Eric Niemi Is Sentenced to Life in Prison, No Parole, for R-Section Murder of Leonard Lynn
FlaglerLive | December 8, 2014
Last October a jury found 43-year-old Eric Niemi guilty of second-degree murder in the May 2013 slaying of Leonard Lynn, his landlord and roommate, during a violent confrontation at the pair’s house on Ryken Lane in Palm Coast. Lynn was 72.
On Monday, Flagler County Circuit Judge J. David Walsh sentenced Niemi to life in prison without parole.
Walsh said he would recommend in strong language that Niemi be screened for a suitable program of mental health treatment to address the issues heard today.
The sentencing hearing reflected Niemi’s own demeanor: stark, almost shorn of emotions, dispirited, more matter-of-fact than anguished.
The sentence came after the state presented just two witnesses: Chad Lynn and Jill Alcanter, two of Lynn’s three children. Alcanter spoke of the sadness of her father’s generosity toward the less fortunate resulting in his death–Lynn had taken in Niemi to help him out. Alcanter’s brother spoke of forgiveness having to prevail “even after this senseless murder,” though he said forgiveness is different from justice. Justice, Lynn said, would be served. “Forgiveness is something totally different than that and it’s here today largely in part because of the heart of the person whose life was taken,” Lynn said.
The two spoke of a man who had been married to his wife for 46 years, had been devoted to his wife and family and his church, and believed, in Alcanter’s words, that “family was a special gift to be nurtured and not taken for granted.”
“I talked to my daddy nearly every days and it’s those chats that I’m having the hardest time adjusting to,” Alcanter said in her brief statement to the court.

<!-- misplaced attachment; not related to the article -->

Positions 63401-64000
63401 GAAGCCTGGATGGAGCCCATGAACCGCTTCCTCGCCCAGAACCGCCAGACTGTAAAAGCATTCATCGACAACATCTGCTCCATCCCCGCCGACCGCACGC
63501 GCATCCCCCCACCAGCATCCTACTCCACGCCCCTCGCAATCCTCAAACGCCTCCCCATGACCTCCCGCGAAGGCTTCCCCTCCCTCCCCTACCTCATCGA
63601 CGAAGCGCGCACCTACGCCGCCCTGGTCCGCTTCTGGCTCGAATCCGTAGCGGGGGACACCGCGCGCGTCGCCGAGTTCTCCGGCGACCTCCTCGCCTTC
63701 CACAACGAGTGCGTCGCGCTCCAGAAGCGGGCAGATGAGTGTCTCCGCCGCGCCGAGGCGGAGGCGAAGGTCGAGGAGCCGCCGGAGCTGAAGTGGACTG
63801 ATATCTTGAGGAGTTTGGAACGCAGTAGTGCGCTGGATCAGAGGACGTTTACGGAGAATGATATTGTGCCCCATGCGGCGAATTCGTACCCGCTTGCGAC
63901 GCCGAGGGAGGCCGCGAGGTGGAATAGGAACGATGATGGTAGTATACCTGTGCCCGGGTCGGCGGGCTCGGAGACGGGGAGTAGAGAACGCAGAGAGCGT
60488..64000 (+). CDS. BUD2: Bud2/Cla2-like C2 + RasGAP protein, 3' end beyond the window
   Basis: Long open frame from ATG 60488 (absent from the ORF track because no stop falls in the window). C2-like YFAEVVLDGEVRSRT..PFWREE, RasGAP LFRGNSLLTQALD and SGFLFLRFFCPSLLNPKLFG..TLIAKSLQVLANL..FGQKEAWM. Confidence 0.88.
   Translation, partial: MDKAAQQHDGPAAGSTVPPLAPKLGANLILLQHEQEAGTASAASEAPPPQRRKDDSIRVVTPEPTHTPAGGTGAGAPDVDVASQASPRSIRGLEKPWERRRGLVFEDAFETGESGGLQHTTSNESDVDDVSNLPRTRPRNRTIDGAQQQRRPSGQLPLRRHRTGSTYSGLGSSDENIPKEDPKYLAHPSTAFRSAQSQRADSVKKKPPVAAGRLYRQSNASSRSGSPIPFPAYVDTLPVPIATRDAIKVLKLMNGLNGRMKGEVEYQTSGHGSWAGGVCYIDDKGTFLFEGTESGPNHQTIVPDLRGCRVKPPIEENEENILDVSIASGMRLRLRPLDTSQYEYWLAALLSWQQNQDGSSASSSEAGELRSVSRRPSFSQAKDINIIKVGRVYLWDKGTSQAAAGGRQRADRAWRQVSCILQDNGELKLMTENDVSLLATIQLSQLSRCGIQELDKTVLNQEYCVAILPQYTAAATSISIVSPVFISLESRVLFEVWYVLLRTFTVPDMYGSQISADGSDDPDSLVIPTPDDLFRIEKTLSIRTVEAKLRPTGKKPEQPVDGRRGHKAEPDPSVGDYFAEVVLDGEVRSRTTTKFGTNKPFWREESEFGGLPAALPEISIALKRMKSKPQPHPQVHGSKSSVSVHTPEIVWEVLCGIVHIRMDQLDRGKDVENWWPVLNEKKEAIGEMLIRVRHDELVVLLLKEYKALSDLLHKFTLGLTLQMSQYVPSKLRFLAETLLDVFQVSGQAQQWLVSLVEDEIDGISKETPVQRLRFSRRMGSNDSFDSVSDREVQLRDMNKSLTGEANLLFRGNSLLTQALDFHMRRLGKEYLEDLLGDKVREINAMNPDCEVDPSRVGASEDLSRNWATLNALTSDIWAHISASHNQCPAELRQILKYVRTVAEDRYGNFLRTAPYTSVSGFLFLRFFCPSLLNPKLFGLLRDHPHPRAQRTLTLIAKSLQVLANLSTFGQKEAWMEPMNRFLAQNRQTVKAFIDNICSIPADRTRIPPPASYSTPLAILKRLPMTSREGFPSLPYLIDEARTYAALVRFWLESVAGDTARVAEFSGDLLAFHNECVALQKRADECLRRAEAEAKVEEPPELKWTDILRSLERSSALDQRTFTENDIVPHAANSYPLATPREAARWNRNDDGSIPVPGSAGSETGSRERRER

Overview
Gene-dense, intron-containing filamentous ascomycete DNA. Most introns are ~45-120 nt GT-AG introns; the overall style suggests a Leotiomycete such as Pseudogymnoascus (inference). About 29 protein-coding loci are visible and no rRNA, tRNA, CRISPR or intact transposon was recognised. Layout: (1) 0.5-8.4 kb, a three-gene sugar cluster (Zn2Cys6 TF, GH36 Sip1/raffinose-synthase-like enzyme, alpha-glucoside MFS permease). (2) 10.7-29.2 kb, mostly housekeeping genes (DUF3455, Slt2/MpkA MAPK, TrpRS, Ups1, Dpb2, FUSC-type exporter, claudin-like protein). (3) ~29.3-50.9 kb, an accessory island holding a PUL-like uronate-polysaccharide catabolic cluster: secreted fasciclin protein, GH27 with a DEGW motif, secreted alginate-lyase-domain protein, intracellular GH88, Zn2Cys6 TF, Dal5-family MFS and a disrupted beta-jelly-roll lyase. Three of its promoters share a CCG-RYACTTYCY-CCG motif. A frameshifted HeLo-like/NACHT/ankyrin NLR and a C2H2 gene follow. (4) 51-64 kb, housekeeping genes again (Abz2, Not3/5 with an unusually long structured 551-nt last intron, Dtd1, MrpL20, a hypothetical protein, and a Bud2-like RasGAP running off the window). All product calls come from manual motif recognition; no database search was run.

Niemi sat in his striped green and white prison jump suit, a few paces to the right of Lynn’s children as they spoke. He stared ahead, vacant of expression, as he had for the majority of his four-day trial in October. As always when a felon convicted of murder is in court, four bailiffs stood by–two of them in Niemi’s immediate vicinity (they stood less than four feet from him almost at all times) and two of them at a slightly further remove.
Niemi, the evening of the fatal encounter, had been arguing with Lynn over his living conditions, though Niemi was behind in his rent. When the confrontation turned violent, Niemi at one point tripped Lynn, knocked him to the ground, straddled him and beat him savagely until Lynn’s body went limp. He then dragged the body to a bedroom, where the body remained for three days until members of Lynn’s family–Lisa and Steven Lynn–worried that they’d not heard from him for days, turned up. When they saw blood in the living room, they called police, who then made the discovery in the bedroom.
Niemi had been in and out of the house since the killing. He’d stolen Lynn’s van and driven it around, and ridden his bicycle. Police found him in the van not far away in the R Section, and arrested him.
John Valerino, Niemi’s court-appointed attorney, focused his defense on Niemi’s lacking intellectual abilities. The killing was out of anger, he argued, but not pre-meditation. In his closing arguments to the jury, Valenrino went as far as conceding that Niemi was guilty, but at most, that he was guilty of manslaughter. The state–Assistant State Attorney Jacquelyn Roys argued the case–went for a first-degree conviction, though Roys, too, appeared aware in her arguments to the jury that a first-degree conviction might be elusive: Valerino had made much of Niemi’s impulsiveness, and had relied heavily on a psychologist’s assessments of Niemi as an almost mentally disabled man.
The jury convicted Niemi for second-degree murder.
Monday’s sentencing featured, as is often the case in sentencing for murder, witnesses for both sides. Often the families of a defendant show up to speak to the defendant’s character, hoping to mitigate the severity of the sentence. In this case, Diane Bennett, Niemi’s mother, was one of just two witnesses who spoke for the defense, aside from Niemi. She said her son was near death when he was born as an umbilical cord was wrapped around his neck, and she spoke of the “grief” of his difficulties growing up. “Eric would tell a joke, and of course kids are cruel,” Bennett said, “and they would bully him for laughing at silly little jokes.” She added: “Eric was always, I don’t know, he was always different from the other kids.”